Where did he come from?
Darrin Kirkland, Jr. committed to Tennessee from Lawrence Central High School in Indianapolis, Indiana.
How did he end up at Tennessee?
Defensive line coach Steve Stripling and linebackers coach Tommy Thigpen have been pursuing Kirkland for more than a year, probably as the staff began to contemplate life without standout middle linebacker A.J. Johnson. Kirkland received an initial offer in January, attended Junior Day in February, and returned to Knoxville on an unofficial visit in March. A coveted prospect, Kirkland took his time evaluating his options, unofficially visiting Tennessee, Ole Miss, North Carolina, Kentucky (?), Notre Dame, Ohio State, and Michigan, before finally committing to the Wolverines in May. The Vols finished as runner-up to the Wolverines, but quickly moved on to other options, with standout Florida linebacker Cecil Cherry committing to Tennessee in June.
Kirkland reappeared on the Tennessee recruiting radar in November amidst the flaming wreckage of Michigan's disastrous season. With Brady Hoke's job security in jeopardy, Kirkland decommitted from Michigan and contacted the Vols' coaching staff. Here's where things get interesting: either (1) Tennessee coaches decided they liked Kirkland more than Cherry and told Cherry to start looking around; or, (2) Cherry decided of his own volition to start taking visits to other schools and Tennessee coaches started talking to Kirkland as an insurance policy. In any case, once Kirkland reopened his recruitment, Stripling and Thigpen pursued him relentlessly, and despite a late push from Texas (sorry not sorry, Burnt Orange Nation), the result was never in doubt.
ITS GREAT. TO BE. A TENNESSEE VOLUNTEER! #865 Stand Up! pic.twitter.com/ilTwjG5NkT— Darrin Kirkland Jr. (@_KIRKjunior) December 15, 2014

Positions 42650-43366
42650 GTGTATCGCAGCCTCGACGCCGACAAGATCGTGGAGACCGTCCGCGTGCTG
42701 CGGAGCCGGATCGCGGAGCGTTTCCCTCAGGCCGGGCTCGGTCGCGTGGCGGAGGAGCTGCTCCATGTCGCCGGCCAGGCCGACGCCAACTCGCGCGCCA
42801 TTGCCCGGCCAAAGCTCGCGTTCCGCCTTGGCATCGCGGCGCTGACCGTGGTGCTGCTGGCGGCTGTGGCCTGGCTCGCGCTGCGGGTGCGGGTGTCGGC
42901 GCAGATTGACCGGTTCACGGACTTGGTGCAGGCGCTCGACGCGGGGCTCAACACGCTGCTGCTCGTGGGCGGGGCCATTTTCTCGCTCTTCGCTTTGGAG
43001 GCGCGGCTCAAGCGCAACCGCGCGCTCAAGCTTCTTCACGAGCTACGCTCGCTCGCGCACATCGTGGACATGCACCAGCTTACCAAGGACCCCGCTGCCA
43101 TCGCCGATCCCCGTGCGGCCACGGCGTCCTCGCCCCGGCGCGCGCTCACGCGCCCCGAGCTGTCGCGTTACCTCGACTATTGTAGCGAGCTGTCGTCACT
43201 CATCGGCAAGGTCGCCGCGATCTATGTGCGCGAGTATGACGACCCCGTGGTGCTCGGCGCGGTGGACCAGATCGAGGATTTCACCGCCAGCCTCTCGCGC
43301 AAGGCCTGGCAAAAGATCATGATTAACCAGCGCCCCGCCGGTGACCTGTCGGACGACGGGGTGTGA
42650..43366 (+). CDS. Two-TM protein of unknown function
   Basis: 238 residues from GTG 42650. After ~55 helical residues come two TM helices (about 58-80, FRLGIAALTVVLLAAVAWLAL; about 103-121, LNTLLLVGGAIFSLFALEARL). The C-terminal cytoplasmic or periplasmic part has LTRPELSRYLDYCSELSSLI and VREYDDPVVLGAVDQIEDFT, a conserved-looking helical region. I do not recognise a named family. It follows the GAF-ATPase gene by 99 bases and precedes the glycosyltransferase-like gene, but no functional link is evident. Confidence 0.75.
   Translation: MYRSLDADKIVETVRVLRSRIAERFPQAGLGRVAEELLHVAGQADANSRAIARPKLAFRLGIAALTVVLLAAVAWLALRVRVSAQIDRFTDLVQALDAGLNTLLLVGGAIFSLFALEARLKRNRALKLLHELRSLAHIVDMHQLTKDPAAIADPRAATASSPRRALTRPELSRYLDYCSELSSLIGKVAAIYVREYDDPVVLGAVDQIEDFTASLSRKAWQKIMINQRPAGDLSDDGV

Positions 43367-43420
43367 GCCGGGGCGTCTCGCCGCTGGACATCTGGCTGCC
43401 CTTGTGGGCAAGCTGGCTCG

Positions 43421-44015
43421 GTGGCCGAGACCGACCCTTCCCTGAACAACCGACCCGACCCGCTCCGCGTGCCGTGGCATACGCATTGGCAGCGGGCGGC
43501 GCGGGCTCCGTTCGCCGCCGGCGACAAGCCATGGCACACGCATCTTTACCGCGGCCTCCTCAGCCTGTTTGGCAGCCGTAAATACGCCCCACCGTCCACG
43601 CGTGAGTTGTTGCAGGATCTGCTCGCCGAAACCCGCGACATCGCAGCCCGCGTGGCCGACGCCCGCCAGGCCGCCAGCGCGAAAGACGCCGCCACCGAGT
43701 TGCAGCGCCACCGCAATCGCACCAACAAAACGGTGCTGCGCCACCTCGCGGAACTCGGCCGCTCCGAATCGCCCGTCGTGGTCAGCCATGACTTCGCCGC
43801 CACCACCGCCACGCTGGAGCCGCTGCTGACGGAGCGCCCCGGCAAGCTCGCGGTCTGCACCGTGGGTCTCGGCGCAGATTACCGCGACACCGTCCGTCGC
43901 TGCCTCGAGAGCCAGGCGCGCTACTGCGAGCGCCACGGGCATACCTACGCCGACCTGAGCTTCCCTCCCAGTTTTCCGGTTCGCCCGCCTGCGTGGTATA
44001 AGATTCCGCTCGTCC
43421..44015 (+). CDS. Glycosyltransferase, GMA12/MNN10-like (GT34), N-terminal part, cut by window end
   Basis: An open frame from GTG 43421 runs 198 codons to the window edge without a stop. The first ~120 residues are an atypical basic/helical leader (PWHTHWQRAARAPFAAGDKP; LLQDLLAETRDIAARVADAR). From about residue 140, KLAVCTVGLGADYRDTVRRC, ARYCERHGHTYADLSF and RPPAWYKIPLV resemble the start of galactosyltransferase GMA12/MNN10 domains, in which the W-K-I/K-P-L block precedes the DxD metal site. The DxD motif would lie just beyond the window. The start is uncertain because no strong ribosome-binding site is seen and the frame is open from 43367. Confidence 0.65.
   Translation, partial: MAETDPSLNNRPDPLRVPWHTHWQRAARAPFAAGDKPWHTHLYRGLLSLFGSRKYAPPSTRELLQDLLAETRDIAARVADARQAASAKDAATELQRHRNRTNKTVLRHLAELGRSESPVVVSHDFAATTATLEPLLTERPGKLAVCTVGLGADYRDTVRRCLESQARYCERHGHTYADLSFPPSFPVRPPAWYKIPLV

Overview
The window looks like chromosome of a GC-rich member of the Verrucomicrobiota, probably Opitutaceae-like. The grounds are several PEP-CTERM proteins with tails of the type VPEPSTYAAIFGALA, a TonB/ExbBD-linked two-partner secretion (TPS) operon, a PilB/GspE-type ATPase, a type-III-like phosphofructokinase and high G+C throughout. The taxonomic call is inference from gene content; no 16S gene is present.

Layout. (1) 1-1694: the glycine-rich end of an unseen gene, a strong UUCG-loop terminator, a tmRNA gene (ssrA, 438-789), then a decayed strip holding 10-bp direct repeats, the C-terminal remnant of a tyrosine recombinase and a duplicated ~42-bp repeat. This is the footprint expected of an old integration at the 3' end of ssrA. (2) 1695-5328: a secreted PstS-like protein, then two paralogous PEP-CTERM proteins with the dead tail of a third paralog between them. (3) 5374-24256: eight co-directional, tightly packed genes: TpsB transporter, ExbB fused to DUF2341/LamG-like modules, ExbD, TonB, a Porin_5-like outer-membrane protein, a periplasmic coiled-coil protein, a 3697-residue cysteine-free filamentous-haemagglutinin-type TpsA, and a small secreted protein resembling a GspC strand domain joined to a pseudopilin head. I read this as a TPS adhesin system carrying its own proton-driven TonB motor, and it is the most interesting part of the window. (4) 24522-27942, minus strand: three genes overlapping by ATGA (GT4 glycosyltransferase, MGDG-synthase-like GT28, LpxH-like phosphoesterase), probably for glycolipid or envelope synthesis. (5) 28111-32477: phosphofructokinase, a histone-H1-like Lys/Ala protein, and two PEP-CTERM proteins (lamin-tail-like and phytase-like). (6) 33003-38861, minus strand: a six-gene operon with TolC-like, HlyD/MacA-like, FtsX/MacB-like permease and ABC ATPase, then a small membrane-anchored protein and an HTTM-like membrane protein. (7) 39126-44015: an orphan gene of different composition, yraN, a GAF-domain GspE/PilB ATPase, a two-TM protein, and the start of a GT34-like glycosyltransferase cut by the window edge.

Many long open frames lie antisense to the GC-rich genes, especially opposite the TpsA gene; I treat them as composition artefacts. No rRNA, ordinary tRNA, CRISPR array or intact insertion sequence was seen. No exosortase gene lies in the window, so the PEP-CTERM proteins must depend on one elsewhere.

Kirkland is a consensus four star player, the second ranked player in the state of Indiana, and in the top 200 overall recruits nationwide (as ranked by the Composite and every individual service). He is the fourth ranked inside linebacker by the 247 Composite, ahead of recent Tennessee decommitment Cecil Cherry (eleventh). He holds scholarship offers from 30 schools, including Florida, Michigan, Ole Miss, Oregon, Penn State, and Texas.
How will he fit into the Tennessee defense?
At 6'2, 235, Kirkland is an imposing defender with the size and strength to stop the interior run game, and more importantly, the speed and quickness to make plays in underneath coverage. On film, Kirkland looks leaner and less imposing than expected given his listed size, but he has a long frame with the ability to add good strength in a college weight program. While less of a straight-line hitter than a linebacker like Cherry, Kirkland has truly elite quickness and change of direction, and is virtually unblockable at the high school level. He plays with good discipline and uses his hands to shed blockers and knife through traffic. If he continues to progress, Kirkland will provide tremendous speed and sure tackling in the middle of the Tennessee defense.
As a senior, Kirkland led the Lawrence Central defense with 105 tackles, 8 tackles-for-loss, while corralling three interceptions, forcing a fumble, and making a sack.